BECOMING DATA-DRIVEN? The reconfiguration of work situations in the Danish Customs and Tax Administration

Bastian Jørgensen

Publikation: Bog / Antologi / Rapport / Ph.D.-afhandlingPh.d.-afhandling


This dissertation explores how work situations become reconfigured as public organizations strive to become data-driven. In 2016, the Danish Government published a new digital strategy encouraging public organizations to take the next step in modernization. In line with the ongoing popular rhetoric of an unfolding data revolution, the digital strategy emphasized data as an essential asset of the future digital age. Public organizations were recommended to invest in, develop, and improve upon their data infrastructures. The digital strategy argued that by increasing their use of data, public organizations would become more efficient and able to deliver better public services to citizens. The strategy is one key source for the emergence of a new and popular vision inside public organizations: To become data-driven. This dissertation studies the emergence of this data-driven vision in the Danish Customs and Tax Administration. Using an ethnographic approach, the dissertation explores how data-driven visions and technologies affect public organizations’ work and organization. It describes and analyzes how organizational relations and boundaries become reconfigured, as public employees work with emerging data infrastructures. The study draws on science and technology studies, critical data studies, and public administration theory. The dissertation consists of three research papers, each analyzing a work situation affected by data-driven visions and technologies. In the first work situation, we are introduced to frontline workers who are confronted with the idea of making taxpayers digital and self-serving, also referred to as ‘no-touch customers’. In the second work situation, we are introduced to data scientists and customs officers experimenting with a new machine learning algorithm for fraud detection. Finally, in the third work situation, we follow the project participants of a large IT project as they attempt to ‘bring home’ control and responsibility of data sharing in the public sector. In each of these work situations, a central figure appeared, which had the function of connecting the task of implementing new information technologies and visions to existing organizational challenges and decisions. The dissertation traces the different figurations and their practical effects, highlighting the emergence of new organizational boundaries, including how organizational competencies and responsibilities become reallocated between public employees, and the shifting relations between what counts as visible and invisible work. The dissertation contributes with new knowledge about how a public organization and its employees are affected by data-driven visions and technologies.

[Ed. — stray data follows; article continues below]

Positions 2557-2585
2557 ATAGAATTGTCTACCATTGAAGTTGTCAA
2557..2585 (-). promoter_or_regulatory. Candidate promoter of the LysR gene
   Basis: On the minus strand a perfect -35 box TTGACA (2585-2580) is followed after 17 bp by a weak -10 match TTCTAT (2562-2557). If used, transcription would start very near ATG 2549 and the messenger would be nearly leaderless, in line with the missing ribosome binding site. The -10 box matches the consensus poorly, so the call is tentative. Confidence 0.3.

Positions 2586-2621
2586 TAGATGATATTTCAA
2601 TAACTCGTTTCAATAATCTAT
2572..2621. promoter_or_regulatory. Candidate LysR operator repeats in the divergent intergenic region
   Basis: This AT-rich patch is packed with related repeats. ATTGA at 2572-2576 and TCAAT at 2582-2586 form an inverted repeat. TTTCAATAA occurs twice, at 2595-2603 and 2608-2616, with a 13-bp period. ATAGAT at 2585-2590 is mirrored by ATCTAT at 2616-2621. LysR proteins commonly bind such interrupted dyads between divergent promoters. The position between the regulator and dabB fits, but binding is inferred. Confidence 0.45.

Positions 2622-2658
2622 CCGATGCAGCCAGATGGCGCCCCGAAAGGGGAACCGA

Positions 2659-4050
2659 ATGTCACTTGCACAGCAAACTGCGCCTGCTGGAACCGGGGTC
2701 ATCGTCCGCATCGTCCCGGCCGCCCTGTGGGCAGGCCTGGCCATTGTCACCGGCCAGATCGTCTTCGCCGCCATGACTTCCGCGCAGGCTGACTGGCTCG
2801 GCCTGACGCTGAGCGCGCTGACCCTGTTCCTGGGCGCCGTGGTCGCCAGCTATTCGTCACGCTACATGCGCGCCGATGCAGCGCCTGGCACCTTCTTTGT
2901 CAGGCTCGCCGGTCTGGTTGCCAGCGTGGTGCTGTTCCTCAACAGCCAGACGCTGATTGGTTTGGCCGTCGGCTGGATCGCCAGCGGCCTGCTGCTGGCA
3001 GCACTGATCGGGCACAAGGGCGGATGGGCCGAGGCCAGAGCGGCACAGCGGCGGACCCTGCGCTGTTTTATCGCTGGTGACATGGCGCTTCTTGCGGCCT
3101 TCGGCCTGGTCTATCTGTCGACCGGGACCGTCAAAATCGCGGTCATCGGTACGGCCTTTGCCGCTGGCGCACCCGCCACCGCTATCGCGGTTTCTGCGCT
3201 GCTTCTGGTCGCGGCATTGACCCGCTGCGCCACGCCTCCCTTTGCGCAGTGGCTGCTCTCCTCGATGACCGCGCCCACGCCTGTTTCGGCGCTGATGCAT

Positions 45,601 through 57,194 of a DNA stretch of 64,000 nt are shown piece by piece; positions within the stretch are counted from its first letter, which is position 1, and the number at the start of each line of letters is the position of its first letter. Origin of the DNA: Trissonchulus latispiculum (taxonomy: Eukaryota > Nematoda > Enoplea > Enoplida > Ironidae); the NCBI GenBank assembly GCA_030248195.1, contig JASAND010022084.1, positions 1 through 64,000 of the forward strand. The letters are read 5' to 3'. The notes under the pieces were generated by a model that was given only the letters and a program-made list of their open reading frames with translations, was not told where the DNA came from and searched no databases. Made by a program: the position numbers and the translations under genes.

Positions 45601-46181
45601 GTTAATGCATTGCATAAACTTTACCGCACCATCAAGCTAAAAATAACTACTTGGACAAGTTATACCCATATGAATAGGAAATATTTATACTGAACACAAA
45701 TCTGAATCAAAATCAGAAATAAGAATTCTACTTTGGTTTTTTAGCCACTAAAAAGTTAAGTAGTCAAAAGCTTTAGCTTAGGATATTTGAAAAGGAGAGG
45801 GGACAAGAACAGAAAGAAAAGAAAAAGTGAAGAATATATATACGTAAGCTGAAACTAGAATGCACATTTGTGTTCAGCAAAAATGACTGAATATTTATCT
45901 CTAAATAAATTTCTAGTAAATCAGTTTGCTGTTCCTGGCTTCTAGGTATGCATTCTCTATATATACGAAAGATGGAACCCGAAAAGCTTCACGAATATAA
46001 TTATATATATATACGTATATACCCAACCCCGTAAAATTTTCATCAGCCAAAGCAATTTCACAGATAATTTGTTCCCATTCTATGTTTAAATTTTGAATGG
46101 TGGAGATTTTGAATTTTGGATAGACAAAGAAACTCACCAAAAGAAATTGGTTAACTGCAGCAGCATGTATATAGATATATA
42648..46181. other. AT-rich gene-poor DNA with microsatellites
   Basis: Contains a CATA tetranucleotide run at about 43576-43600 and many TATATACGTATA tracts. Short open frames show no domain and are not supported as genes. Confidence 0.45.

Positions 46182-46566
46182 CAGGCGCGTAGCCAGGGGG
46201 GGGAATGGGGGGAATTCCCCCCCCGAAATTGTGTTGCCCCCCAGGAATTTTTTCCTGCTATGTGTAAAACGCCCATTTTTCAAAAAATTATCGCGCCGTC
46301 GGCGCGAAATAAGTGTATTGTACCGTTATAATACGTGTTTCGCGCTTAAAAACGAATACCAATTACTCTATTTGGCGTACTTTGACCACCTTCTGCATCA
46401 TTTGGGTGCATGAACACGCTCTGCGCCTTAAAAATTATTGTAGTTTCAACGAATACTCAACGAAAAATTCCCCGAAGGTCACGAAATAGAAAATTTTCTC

ForlagIT-Universitetet i København
Antal sider166
ISBN (Trykt)978-87-7949-048-2
StatusUdgivet - 2021


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